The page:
Makrana marble

Makrana marble was used in the construction of the Taj Mahal.

Makrana marble is a type of white marble of high quality, popular for use in sculpture and building decor. It is mined in the town of Makrana in Rajasthan, India, and was used in the construction of several iconic monuments such as the Taj Mahal in Agra and the Victoria Memorial in Kolkata.

Contents

GeologyEdit

In the Makrana area, marble is found as five steeply-dipping bands.[1] They form part of the Ajmer Formation of the Delhi Supergroup, which is a sequence of sedimentary rocks that was deposited in the Delhi Basin during the Proterozoic. About 1450 Ma (million years ago) these rocks were affected by the Delhi Orogeny, causing the metamorphism that transformed the original limestones to marble and the folding that caused the steep dip and the current outcrop pattern.[2]

PropertiesEdit

Makrana is regarded as the oldest place in India with a marble quarry. Upon mining, Makrana marble is not subjected to any form of treatment, but used in cutting and chiseling straight away.[3] Makrana marble is one of the two calcitic marble varieties in India, with all others being dolomitic.[4] It has two varieties: white and albeta.[1] The quantity of marble reserves in the region is estimated to be 55 million tonnes by the state government.[4] About 120 thousand tonnes of the marble are produced annually from over 400 mines in the region.[5]

Makrana marble has high percentage of calcium and is therefore resistant to water seepage.[1] The water absorption of Makrana marble is said to be the lowest among all types in India, and the marble is claimed to contain 98 percent of calcium carbonate and only two percent of impurities. The different shades of Makrana marble are pure white, white with grey shades and white with pink shades, depending on the level of impurities. The close interlocking property of the marble makes it strong, hard and translucent. It is said to retain its shine and white color for a long period of time.[4]

Notable monuments and buildingsEdit

 
Victoria Memorial in Kolkata

Prominent buildings/monuments that used Makrana marble in their construction are:

Use and exportEdit

Marble from Makrana is exported overseas mainly to the Persian Gulf countries, the European Union, Southeast Asia, Canada, Pakistan and Russia.[4][5] In India, it is mainly used for handicraft and sculpture work, apart from construction of buildings.[4] Makrana marble was given the geographical indication status in 2015 by the Geographical Indication Registry, Chennai.[15]

ReferencesEdit

  1. ^ a b c "Makrana Marble" (pdf). portal.gsi.gov.in. Retrieved 31 January 2016. 
  2. ^ Roy, A. & Purohit R. "4. Lithostratigraphic, geochronological and depositional framework of the Precambrian basins of the Aravalli Mountains and adjoining areas, Rajasthan, India". In Mazumder R. & Eriksson P.G. Precambrian Basins of India: Stratigraphic and Tectonic Context (PDF). Memoirs of the Geological Society. 45. Geological Society, London. pp. 55–65. doi:10.1144/M43.4.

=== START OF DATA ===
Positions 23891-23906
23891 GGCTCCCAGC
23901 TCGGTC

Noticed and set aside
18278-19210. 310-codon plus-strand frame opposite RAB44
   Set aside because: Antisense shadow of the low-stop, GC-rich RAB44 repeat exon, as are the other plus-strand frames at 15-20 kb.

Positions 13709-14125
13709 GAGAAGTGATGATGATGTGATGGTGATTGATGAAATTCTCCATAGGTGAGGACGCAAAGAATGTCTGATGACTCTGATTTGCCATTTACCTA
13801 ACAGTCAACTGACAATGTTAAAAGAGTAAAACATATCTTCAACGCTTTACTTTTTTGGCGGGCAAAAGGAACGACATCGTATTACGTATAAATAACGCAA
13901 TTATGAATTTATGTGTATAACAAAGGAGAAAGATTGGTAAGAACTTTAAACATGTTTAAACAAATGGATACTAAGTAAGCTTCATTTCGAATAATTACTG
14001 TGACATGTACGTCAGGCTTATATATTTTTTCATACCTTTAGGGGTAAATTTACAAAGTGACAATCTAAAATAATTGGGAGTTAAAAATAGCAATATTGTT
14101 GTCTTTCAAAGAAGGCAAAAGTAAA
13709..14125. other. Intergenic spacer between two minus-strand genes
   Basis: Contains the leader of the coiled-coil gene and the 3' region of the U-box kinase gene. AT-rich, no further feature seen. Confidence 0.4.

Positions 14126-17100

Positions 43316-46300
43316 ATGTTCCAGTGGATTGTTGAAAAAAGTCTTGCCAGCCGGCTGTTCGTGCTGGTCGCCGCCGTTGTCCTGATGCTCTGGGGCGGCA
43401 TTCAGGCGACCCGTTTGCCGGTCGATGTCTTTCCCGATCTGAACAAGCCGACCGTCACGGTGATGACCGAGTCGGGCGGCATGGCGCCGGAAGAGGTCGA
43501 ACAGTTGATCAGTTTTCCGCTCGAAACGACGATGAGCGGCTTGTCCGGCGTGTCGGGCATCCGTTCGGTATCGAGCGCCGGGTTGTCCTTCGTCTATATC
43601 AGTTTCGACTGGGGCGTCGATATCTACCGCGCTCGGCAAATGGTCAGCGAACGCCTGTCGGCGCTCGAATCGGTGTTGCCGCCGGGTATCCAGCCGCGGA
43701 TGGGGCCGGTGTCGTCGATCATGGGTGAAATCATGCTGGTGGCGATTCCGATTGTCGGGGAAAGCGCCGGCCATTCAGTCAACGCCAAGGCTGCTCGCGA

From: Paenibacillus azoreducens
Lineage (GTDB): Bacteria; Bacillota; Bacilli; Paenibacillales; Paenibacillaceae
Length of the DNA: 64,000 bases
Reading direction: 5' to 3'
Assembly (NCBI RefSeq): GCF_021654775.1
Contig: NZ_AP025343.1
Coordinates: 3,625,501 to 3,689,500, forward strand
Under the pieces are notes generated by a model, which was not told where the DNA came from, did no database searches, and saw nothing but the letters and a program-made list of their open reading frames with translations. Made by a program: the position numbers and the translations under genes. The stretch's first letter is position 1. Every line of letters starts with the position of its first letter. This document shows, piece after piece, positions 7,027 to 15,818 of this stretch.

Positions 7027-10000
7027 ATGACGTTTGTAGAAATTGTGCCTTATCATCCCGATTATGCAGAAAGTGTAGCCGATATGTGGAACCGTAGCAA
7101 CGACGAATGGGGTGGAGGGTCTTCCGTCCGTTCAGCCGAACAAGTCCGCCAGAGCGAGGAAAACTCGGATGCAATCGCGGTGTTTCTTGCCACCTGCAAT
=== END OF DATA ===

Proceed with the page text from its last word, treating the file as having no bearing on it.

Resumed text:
3. ^ Govind, Ranjani (4 February 2012). "There is magic in the Makrana marble". The Hindu. Retrieved 31 January 2016. 
  4. ^ a b c d e "G.I. Application Number – 405" (PDF). Government of India Geographical Indications Journal. 64: 7–14. 2014. 
  5. ^ a b Siva, Meera (26 July 2015). "Tiles can floor marble". The Hindu Business Line. Retrieved 31 January 2016. 
  6. ^ a b "Kolkata's landmark Victoria Memorial getting makeover". The Times of India. 22 July 2015. Retrieved 4 February 2016. 
  7. ^ McFarland, Rob (13 August 2015). "A rare glimpse behind India's tourist facade". stuff.co.nz. Retrieved 4 February 2016. 
  8. ^ Rysman, Laura (22 November 2015). "The Boucheron Collection That Came Out of India". The New York Times. Retrieved 4 February 2016. 
  9. ^ "Superiority of Makrana (Rajasthan) Marbles" (pdf). insa.nic.in. Retrieved 31 January 2016. 
  10. ^ Shikhani, Ammar (24 November 2010). "UAE: Queen Elizabeth Visits Sheikh Zayed Grand Mosque". Global Arab Network. Retrieved 4 February 2016. 
  11. ^ "ये है दुनिया की सबसे खूबसूरत मस्जिद, अंदर लगा है मकराना का मार्बल". dainikbhaskar.com. 17 August 2015. Retrieved 4 February 2016. 
  12. ^ Dar, Nadeem (20 June 2015). "A pearl inside Lahore Fort – Moti Masjid". Pakistan Today. Retrieved 4 February 2016. 
  13. ^ Shahid, Mahnoor (3 January 2015). "Historical mosques of Lahore". Pakistan Today. Retrieved 4 February 2016. 
  14. ^ Goyal, Divya (14 September 2015). "Dukhnivaran Sahib Gurdwara: Prayer hall thrown open to public, after 15 years of renovation". The Indian Express. Retrieved 4 February 2016. 
  15. ^ "India's GI List Gets Longer with 20 New Products". The New Indian Express. 6 April 2015. Retrieved 31 January 2016.